The advancement of science and spirit

The head of the American Association for the Advancement of Science says it’s a myth that science and religion are inherently incompatible. Yes really.

I was not surprised by the findings of a recent Rice University survey that half of the top 1,700 U.S. scientists described themselves as religious. The scientific community, like any other group, includes people with many world views, from evangelicals to atheists.

Right, because scientists are just a “community,” a “group,” like any other; you get your women and your men, your old and your young, your rich and your poor, and your evangelicals and your atheists. Nothing to do with anything inherent in the work you do or the ways of thinking that that work depends on; no no, it’s just a matter of the endless variety of life. Some scientsts are short, and some are tall; some are atheist, and some are theist. See? It’s like that. Random. A mixture. Just how things sort themselves out.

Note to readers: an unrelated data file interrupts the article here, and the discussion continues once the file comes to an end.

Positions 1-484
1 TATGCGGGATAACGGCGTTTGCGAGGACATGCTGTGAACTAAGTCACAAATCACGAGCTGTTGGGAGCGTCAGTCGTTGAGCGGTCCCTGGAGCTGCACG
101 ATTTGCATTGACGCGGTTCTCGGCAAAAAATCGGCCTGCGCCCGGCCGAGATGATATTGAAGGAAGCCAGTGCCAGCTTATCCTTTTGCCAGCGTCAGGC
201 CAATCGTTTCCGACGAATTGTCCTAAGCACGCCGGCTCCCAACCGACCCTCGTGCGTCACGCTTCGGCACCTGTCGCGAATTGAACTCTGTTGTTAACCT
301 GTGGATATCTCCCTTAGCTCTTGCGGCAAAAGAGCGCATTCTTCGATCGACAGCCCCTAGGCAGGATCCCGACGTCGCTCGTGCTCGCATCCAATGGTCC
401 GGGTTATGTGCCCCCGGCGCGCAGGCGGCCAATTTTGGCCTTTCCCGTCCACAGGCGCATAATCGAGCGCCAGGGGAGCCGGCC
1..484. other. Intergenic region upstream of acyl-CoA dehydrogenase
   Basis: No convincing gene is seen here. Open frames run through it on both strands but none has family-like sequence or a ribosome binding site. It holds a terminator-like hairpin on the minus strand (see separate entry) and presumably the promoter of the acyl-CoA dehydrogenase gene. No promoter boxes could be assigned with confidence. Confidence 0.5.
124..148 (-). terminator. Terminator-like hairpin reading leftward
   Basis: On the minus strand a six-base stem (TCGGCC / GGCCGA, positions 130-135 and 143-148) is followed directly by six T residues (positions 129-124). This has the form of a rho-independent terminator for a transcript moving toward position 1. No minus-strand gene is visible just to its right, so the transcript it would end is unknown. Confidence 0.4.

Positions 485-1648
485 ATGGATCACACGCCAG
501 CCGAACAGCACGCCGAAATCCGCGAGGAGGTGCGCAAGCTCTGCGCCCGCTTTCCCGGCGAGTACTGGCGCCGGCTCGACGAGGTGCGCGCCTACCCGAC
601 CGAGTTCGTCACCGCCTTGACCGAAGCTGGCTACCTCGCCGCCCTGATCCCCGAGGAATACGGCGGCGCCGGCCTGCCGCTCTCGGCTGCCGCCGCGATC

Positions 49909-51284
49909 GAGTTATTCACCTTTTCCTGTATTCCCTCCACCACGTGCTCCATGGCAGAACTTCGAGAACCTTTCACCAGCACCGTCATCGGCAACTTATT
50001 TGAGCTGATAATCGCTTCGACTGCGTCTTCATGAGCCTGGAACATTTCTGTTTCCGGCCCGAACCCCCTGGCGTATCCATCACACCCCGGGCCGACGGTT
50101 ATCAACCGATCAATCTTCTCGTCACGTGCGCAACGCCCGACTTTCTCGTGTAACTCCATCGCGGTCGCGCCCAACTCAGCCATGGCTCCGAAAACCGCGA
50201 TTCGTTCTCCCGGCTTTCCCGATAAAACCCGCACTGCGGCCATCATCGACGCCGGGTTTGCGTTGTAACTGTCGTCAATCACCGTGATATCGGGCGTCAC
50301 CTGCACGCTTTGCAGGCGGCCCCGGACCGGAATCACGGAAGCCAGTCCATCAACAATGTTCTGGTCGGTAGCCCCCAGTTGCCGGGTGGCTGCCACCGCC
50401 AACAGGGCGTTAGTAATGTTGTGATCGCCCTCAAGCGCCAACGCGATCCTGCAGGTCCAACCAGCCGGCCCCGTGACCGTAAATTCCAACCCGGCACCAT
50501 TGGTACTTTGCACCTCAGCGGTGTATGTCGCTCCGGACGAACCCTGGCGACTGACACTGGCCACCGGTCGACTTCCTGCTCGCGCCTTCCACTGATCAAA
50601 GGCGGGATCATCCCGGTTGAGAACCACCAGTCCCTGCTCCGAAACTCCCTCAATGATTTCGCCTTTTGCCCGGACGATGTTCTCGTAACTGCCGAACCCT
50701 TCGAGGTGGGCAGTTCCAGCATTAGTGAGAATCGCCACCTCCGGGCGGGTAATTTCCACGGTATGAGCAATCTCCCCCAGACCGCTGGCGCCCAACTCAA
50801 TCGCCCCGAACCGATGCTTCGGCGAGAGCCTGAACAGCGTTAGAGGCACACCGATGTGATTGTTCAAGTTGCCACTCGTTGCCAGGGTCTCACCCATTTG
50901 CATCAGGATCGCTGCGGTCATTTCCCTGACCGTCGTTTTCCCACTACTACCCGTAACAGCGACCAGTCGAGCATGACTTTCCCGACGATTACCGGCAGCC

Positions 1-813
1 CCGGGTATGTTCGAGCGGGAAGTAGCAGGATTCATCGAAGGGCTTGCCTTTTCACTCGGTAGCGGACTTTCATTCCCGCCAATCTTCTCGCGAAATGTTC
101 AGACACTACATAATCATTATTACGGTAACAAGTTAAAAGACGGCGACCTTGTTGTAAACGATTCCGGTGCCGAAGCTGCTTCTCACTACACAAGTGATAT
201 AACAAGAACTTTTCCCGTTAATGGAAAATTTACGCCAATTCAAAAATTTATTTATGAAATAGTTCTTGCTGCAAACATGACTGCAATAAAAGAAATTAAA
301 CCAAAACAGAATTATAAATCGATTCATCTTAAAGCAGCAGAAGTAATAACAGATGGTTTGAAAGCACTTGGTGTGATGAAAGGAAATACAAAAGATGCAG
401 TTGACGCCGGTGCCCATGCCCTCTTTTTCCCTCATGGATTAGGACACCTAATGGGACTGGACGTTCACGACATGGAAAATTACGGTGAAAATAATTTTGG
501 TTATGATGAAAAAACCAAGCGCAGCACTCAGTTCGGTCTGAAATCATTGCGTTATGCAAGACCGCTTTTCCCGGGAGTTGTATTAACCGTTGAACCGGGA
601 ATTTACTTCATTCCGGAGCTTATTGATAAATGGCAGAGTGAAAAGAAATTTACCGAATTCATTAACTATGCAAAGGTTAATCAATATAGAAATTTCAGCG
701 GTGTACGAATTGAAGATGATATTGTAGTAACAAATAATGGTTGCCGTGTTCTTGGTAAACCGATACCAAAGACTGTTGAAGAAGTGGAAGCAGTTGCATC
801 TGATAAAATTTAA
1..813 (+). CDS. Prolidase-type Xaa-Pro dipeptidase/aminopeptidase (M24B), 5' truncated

Let’s hope that Ecklund’s unusually comprehensive assessment will help overturn the myth that scientists reject spirituality, or that science and religion are inherently incompatible.

Nominate that man for a Templeton prize!

Update: I failed to mention, because I didn’t know, because I failed to read the last paragraph [note: always look for the funding on these things! always!], that this shindig was funded partly by the Templeton Foundation.

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